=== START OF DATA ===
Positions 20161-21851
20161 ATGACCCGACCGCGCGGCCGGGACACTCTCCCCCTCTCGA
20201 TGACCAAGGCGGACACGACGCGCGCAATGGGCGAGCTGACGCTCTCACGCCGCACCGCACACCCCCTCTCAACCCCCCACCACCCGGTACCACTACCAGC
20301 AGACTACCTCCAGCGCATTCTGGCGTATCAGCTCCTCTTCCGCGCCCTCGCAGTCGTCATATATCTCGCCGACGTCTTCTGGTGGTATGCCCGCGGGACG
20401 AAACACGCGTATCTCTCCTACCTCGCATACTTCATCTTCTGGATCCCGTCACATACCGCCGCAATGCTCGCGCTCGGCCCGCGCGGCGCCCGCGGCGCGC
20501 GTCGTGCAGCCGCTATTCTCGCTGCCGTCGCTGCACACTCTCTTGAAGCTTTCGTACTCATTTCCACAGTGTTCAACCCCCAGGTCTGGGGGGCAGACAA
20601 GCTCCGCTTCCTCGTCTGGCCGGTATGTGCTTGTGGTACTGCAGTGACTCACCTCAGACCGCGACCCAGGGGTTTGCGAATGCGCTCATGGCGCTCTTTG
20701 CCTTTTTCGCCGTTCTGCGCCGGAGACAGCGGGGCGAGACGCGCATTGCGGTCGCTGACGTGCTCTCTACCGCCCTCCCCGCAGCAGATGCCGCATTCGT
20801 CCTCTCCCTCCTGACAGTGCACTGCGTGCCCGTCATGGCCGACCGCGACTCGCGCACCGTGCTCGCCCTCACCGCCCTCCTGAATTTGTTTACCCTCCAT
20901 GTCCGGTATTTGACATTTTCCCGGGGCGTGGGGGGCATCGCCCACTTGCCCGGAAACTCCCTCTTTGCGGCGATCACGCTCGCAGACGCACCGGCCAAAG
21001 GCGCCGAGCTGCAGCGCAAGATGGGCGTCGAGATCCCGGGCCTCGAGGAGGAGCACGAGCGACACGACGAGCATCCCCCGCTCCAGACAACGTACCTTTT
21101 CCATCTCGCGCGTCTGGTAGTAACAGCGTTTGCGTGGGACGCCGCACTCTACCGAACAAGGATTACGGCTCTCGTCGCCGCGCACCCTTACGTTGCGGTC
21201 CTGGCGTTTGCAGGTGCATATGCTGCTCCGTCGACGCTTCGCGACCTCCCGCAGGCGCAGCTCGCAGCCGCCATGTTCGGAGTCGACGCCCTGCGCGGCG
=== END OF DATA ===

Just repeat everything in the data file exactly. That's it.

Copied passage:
Positions 20161-21851
20161 ATGACCCGACCGCGCGGCCGGGACACTCTCCCCCTCTCGA
20201 TGACCAAGGCGGACACGACGCGCGCAATGGGCGAGCTGACGCTCTCACGCCGCACCGCACACCCCCTCTCAACCCCCCACCACCCGGTACCACTACCAGC
20301 AGACTACCTCCAGCGCATTCTGGCGTATCAGCTCCTCTTCCGCGCCCTCGCAGTCGTCATATATCTCGCCGACGTCTTCTGGTGGTATGCCCGCGGGACG
20401 AAACACGCGTATCTCTCCTACCTCGCATACTTCATCTTCTGGATCCCGTCACATACCGCCGCAATGCTCGCGCTCGGCCCGCGCGGCGCCCGCGGCGCGC
20501 GTCGTGCAGCCGCTATTCTCGCTGCCGTCGCTGCACACTCTCTTGAAGCTTTCGTACTCATTTCCACAGTGTTCAACCCCCAGGTCTGGGGGGCAGACAA
20601 GCTCCGCTTCCTCGTCTGGCCGGTATGTGCTTGTGGTACTGCAGTGACTCACCTCAGACCGCGACCCAGGGGTTTGCGAATGCGCTCATGGCGCTCTTTG
20701 CCTTTTTCGCCGTTCTGCGCCGGAGACAGCGGGGCGAGACGCGCATTGCGGTCGCTGACGTGCTCTCTACCGCCCTCCCCGCAGCAGATGCCGCATTCGT
20801 CCTCTCCCTCCTGACAGTGCACTGCGTGCCCGTCATGGCCGACCGCGACTCGCGCACCGTGCTCGCCCTCACCGCCCTCCTGAATTTGTTTACCCTCCAT
20901 GTCCGGTATTTGACATTTTCCCGGGGCGTGGGGGGCATCGCCCACTTGCCCGGAAACTCCCTCTTTGCGGCGATCACGCTCGCAGACGCACCGGCCAAAG
21001 GCGCCGAGCTGCAGCGCAAGATGGGCGTCGAGATCCCGGGCCTCGAGGAGGAGCACGAGCGACACGACGAGCATCCCCCGCTCCAGACAACGTACCTTTT
21101 CCATCTCGCGCGTCTGGTAGTAACAGCGTTTGCGTGGGACGCCGCACTCTACCGAACAAGGATTACGGCTCTCGTCGCCGCGCACCCTTACGTTGCGGTC
21201 CTGGCGTTTGCAGGTGCATATGCTGCTCCGTCGACGCTTCGCGACCTCCCGCAGGCGCAGCTCGCAGCCGCCATGTTCGGAGTCGACGCCCTGCGCGGCG